That there’s arguably no living Puerto Rican more deserving of the title “National Freedom Hero” than López Rivera is lost on the likes of Bronx state Senator Ruben Diaz, who called the current controversy a “mess … created by the board of directors of the National Puerto Rican Day Parade.”

“Instead of naming Oscar López Rivera a National Puerto Rican hero and joining elected officials together to do this, the Board of the National Puerto Rican Day Parade should be concentrating better on bringing attention to the fiscal situation in Puerto Rico,” Diaz wrote on the New York State Senate’s website.

On Monday NYPD Commissioner James O’Neill joined the NYPD Hispanic Society, the Sergeants Benevolent Association, the FDNY Hispanic Society and the Uniformed Fire Officers Association in boycotting this year’s Puerto Rican Day Parade, referring to López Rivera as a “terrorist.”

“[Oscar López Rivera] is a convicted felon, plain and simple, and one who has not apologized or repented for his cowardly attacks,” said Jake Lemonda, president of the fire officers union.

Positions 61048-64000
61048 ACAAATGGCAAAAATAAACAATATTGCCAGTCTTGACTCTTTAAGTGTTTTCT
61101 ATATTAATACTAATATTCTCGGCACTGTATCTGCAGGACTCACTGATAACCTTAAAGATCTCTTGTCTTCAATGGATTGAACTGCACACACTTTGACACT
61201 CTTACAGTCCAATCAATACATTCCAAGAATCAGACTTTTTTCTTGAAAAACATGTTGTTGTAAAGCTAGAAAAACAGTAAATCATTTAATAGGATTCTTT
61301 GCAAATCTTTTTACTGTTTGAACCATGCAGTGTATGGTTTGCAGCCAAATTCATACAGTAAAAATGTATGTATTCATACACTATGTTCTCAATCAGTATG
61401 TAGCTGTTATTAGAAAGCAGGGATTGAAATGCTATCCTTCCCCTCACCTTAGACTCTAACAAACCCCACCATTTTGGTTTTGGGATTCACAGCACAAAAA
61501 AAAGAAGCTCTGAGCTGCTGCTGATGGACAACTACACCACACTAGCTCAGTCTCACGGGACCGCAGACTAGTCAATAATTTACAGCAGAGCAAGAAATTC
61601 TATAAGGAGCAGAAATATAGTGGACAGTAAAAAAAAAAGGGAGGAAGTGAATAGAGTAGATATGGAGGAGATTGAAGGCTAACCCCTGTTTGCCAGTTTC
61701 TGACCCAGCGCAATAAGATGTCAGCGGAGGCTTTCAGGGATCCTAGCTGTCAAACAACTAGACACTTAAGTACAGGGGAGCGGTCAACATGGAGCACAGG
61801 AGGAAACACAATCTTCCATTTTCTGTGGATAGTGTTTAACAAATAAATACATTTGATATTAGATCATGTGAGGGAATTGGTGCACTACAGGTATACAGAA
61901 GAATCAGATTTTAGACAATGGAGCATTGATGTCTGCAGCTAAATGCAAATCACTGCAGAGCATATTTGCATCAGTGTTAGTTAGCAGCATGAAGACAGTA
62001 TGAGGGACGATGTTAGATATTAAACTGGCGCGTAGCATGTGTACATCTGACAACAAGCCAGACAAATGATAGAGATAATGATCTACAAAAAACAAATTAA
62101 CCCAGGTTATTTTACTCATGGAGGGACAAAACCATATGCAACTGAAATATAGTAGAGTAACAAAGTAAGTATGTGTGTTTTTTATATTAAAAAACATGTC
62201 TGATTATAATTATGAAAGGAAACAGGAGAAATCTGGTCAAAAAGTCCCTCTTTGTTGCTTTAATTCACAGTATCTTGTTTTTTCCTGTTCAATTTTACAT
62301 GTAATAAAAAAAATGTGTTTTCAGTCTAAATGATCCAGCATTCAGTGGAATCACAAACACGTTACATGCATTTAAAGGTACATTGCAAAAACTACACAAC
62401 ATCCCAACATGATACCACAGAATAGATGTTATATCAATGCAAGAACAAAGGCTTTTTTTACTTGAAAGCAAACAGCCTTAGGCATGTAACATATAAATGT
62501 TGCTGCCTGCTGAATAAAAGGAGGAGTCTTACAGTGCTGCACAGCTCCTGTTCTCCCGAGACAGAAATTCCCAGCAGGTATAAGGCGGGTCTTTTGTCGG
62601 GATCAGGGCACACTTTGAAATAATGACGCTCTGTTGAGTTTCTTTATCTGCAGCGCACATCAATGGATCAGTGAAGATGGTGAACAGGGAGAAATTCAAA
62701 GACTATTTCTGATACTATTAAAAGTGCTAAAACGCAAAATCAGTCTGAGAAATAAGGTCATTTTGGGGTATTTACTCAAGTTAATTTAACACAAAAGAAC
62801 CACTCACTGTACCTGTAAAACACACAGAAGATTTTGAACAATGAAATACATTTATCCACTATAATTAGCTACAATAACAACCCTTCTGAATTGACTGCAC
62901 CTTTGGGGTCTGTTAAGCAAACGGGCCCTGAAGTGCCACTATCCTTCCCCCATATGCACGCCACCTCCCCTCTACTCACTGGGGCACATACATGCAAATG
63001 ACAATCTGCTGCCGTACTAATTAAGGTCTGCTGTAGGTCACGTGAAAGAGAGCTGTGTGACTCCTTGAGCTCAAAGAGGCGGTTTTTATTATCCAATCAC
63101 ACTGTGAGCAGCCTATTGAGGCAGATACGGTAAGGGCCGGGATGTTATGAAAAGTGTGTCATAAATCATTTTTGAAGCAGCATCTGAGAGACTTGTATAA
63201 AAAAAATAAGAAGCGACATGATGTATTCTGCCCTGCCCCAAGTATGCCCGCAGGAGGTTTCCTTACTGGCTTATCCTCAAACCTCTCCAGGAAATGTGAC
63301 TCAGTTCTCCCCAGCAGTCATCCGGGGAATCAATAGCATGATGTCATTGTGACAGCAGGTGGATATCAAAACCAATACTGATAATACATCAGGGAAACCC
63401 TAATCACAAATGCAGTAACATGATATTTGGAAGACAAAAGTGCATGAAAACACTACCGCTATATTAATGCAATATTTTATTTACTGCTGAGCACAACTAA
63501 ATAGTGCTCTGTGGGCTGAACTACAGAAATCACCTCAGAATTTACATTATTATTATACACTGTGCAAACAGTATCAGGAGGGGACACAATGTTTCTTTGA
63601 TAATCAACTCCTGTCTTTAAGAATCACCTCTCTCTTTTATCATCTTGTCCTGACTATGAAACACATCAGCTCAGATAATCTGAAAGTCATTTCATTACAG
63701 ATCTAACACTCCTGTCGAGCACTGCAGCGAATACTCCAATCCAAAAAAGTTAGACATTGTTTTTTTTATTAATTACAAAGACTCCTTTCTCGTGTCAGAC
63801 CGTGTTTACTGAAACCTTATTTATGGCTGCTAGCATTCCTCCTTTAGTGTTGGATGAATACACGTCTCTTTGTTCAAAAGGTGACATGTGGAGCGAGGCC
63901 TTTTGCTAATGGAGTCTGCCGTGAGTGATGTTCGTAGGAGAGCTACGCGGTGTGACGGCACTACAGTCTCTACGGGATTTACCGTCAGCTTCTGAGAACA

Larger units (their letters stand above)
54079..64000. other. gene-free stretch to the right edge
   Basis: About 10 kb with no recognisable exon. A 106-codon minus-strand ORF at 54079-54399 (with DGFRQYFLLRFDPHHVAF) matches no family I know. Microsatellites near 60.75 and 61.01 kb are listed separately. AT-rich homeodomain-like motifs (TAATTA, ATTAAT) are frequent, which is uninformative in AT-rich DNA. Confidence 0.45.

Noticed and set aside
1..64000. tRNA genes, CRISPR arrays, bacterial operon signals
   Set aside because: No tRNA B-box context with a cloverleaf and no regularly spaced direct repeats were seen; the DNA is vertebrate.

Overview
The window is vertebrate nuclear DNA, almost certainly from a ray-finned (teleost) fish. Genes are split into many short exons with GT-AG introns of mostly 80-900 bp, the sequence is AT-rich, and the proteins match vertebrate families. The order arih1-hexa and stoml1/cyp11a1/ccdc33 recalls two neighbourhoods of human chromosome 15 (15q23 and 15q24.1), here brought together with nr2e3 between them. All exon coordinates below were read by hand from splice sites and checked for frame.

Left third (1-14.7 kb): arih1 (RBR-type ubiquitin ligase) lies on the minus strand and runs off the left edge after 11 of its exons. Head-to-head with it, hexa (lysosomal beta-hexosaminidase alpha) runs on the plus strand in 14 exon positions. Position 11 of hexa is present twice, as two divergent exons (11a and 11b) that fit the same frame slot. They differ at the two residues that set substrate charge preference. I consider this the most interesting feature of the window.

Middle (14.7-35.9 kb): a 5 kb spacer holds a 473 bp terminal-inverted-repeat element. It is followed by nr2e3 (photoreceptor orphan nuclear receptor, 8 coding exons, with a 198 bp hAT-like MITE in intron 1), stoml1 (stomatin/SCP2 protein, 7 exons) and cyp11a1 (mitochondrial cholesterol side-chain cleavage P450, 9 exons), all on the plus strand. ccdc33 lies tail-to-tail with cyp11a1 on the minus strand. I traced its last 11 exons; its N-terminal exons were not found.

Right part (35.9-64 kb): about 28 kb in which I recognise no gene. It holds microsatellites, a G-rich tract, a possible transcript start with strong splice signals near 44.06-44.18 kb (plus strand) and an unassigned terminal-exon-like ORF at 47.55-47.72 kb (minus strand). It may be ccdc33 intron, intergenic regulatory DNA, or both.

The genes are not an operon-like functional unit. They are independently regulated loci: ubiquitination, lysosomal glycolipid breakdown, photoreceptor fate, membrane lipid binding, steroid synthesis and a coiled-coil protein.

For his part, state Senator Diaz at least admits that, while “many accuse Oscar López Rivera of being involved in terrorist acts where people lost lives … [he] was never found guilty of killing anyone, and always maintained his innocence in any criminal act.”

For my part, I do believe Oscar, as a member of the Puerto Rican Fuerzas Armadas de Liberación Nacional, had something to do with the bombings attributed to the clandestine revolutionary group in the 1970s and ’80s. Whether he himself made the bombs or set the fuses, and whether that should make him persona non grata in New York, San Juan or anywhere else, is up for debate.